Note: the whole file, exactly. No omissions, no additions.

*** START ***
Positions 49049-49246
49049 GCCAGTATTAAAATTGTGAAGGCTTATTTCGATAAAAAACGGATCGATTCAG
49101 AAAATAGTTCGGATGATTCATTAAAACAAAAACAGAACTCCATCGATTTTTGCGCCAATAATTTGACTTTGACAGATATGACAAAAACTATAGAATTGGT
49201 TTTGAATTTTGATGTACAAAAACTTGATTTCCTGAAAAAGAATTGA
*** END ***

Positions 49049-49246
49049 GCCAGTATTAAAATTGTGAAGGCTTATTTCGATAAAAAACGGATCGATTCAG
49101 AAAATAGTTCGGATGATTCATTAAAACAAAAACAGAACTCCATCGATTTTTGCGCCAATAATTTGACTTTGACAGATATGACAAAAACTATAGAATTGGT
49201 TTTGAATTTTGATGTACAAAAACTTGATTTCCTGAAAAAGAATTGA